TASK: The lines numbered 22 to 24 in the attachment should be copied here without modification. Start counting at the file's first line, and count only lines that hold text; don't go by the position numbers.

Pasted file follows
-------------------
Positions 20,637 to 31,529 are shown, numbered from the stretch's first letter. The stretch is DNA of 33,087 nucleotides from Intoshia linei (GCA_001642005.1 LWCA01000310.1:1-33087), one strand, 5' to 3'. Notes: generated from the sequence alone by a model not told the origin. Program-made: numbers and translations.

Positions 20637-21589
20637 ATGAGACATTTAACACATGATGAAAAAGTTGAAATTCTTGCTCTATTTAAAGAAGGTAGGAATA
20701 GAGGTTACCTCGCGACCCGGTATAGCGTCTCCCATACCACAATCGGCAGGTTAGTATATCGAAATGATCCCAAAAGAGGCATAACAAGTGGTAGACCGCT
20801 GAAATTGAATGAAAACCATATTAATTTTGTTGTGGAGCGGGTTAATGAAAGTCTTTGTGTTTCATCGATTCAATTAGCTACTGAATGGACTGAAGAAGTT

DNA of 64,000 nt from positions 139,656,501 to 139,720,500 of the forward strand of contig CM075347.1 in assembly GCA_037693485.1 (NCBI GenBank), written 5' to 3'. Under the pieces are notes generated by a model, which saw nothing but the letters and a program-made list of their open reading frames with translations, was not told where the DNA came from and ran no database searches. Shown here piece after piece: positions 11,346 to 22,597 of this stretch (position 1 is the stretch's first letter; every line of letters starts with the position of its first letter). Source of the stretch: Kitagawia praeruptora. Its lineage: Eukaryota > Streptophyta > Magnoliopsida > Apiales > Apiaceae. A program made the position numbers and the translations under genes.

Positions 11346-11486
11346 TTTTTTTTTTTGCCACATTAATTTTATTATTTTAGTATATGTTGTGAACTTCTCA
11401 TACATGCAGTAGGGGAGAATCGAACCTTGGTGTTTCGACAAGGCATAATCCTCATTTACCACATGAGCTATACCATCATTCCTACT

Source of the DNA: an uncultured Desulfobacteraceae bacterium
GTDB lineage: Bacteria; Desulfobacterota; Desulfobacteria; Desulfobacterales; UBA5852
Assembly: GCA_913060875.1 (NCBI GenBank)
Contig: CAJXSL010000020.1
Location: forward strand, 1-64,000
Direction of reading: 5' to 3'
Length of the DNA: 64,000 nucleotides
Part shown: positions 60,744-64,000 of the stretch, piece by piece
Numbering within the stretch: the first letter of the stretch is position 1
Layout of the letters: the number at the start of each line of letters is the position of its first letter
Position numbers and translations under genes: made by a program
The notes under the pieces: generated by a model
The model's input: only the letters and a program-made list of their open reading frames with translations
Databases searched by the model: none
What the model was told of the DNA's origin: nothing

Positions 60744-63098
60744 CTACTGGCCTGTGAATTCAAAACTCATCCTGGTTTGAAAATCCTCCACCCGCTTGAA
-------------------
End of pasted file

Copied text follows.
The model's input: only the letters and a program-made list of their open reading frames with translations
Databases searched by the model: none
What the model was told of the DNA's origin: nothing